Even in hard times, a smart angel will not pass up the chance to back a promising business. That said, don't expect much tolerance for missteps. All the old rules for pitching angels still apply -- be succinct, avoid jargon, have an exit strategy -- but they are even more true now. "Times like this separate the wheat from the chaff," says Andy Sack, an entrepreneur and member of Founder's Co-op, an angel fund in Seattle. Sack urges start-ups to be realistic about their prospects. "It's a hell of a tough time to raise money," he says. Below, some tips for ingratiating yourself with potential investors.
Add Some Experience
Seeing some gray hair on your management team will help ease investors' fears about your company's ability to deal with a tough economy. "Now more than ever, we want to see someone on board who's been through prior ups and downs and knows how to manage cash in the downside," says John May. Even if this individual is an unpaid adviser, he or she will add to your company's credibility. "Someone who is 26 and says 'I know how to handle this' is blowing smoke," May says. "They have never been through a recession."
Revise Your Game Plan
The economy has changed. Your pitch needs to as well. Presentations based on pre-meltdown figures and assumptions will seem like anachronisms. May recently met with a start-up that made a strong impression by presenting two business plans: one from before the market crash and the new one. "They showed me the '08 plan and then said, 'Here's the new vision; here's the new use of proceeds,' " says May. "It really showed me they were with it."
Keep Off the Bandwagon
Do some soul searching. Did you start your company because you are truly passionate about your idea or because you want to cash in on the latest trend? Angels can spot the difference and won't give much attention to those whose companies are essentially get-rich-quick schemes. "People who really believe in what they are doing should continue to do it," says May. "But those who are swept up in the latest 'me, too' idea, like social networking or mobile media, should really consider how much room there is going to be with a smaller economy and a tougher credit situation."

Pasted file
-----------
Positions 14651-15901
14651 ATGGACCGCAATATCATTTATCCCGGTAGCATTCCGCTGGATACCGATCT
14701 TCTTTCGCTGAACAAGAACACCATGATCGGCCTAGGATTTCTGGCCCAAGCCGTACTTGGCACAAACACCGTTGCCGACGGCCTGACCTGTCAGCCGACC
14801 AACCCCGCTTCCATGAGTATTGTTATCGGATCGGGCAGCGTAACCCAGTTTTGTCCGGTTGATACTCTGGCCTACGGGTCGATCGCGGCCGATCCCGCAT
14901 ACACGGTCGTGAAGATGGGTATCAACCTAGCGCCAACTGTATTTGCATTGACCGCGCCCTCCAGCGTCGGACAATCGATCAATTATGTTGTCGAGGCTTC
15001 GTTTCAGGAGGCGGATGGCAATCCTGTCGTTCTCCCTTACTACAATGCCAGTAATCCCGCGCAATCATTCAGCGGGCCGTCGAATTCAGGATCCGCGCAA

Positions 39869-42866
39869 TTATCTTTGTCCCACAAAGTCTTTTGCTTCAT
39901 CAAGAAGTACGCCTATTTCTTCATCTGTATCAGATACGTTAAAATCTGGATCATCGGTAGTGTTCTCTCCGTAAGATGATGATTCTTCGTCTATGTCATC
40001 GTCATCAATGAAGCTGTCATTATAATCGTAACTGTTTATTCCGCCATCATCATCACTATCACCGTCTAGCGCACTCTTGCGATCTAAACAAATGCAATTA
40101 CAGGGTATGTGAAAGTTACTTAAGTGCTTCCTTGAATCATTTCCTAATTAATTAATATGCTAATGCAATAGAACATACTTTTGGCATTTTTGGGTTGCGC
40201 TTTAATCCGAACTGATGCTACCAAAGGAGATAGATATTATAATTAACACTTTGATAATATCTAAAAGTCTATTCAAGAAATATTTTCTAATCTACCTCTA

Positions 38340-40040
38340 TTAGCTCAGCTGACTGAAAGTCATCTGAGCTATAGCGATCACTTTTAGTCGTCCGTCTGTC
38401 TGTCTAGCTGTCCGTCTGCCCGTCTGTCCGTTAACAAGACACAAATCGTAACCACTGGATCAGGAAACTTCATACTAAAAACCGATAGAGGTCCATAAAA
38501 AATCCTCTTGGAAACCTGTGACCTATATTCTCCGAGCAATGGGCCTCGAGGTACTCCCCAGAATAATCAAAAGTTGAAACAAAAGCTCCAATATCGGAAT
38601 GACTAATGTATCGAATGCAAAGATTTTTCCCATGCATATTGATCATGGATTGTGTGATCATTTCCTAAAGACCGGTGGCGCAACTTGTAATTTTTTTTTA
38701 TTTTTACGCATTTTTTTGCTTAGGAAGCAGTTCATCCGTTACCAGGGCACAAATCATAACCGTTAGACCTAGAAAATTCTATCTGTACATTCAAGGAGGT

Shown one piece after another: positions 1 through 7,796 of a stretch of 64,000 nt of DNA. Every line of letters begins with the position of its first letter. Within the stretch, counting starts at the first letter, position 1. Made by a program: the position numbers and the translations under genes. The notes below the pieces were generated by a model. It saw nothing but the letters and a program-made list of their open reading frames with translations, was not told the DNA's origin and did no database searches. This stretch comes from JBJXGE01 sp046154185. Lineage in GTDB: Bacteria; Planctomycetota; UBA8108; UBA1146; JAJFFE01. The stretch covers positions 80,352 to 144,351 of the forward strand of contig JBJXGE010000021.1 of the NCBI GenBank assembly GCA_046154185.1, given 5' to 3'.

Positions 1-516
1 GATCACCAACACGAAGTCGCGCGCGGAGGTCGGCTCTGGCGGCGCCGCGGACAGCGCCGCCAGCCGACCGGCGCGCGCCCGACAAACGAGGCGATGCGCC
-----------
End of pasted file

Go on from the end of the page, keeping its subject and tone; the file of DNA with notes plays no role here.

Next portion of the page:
Know Your Stuff
This may seem obvious, but young, enthusiastic entrepreneurs won't get the handholding they may have received a few years ago. "Entrepreneurs who come across with unsubstantiated market assessments, no competitive analysis, and flimsy marketing and sales plans will be the losers in the race to money," says Warner. Young companies should be able to demonstrate an expert knowledge of the market they are about to enter as well as the discipline to follow through with their game plan. "Take everything you know about starting a business and multiply that by an order of magnitude," says Warner. Things like a well-thought-out business plan, cash-flow management, and time to revenue are going to be getting a lot of attention.
One Company's Story
Brett Owens created a company that keeps track of time. In his quest to land angel funding, he learned an important lesson about making better use of his own. Owens's business, Chrometa, makes software that helps attorneys and other professionals record their billable hours. He and his partner, both first-time entrepreneurs, launched the business in the spring of 2007 and have funded the venture so far with nearly $80,000 of their own money. Owens has been meeting with angel investors for more than a year without much luck. "A lot of investors are saying they are only funding proven entrepreneurs," he says. "This is our first time, and there's nothing I can do to change that."
So Owens has put off raising funds for now and is concentrating instead on building his business. Such efforts were recently rewarded when Chrometa received its first check from a paying customer. "It wasn't huge," he says, "but it reminded me that the bank account can actually go two ways." Owens hasn't been shy about sharing that good news with some of the angels he has met over the past year. "We try to stay engaged with our network, so we send out an e-mail every six to eight weeks," he says. Keeping potential investors in the loop without asking for money has changed the dynamic of his relationship. Owens says investors have taken a much more active interest in his success; indeed, now they call him with business advice. "Every conversation with investors has now become so much more productive -- even beyond the fact that they might fund us someday," he says.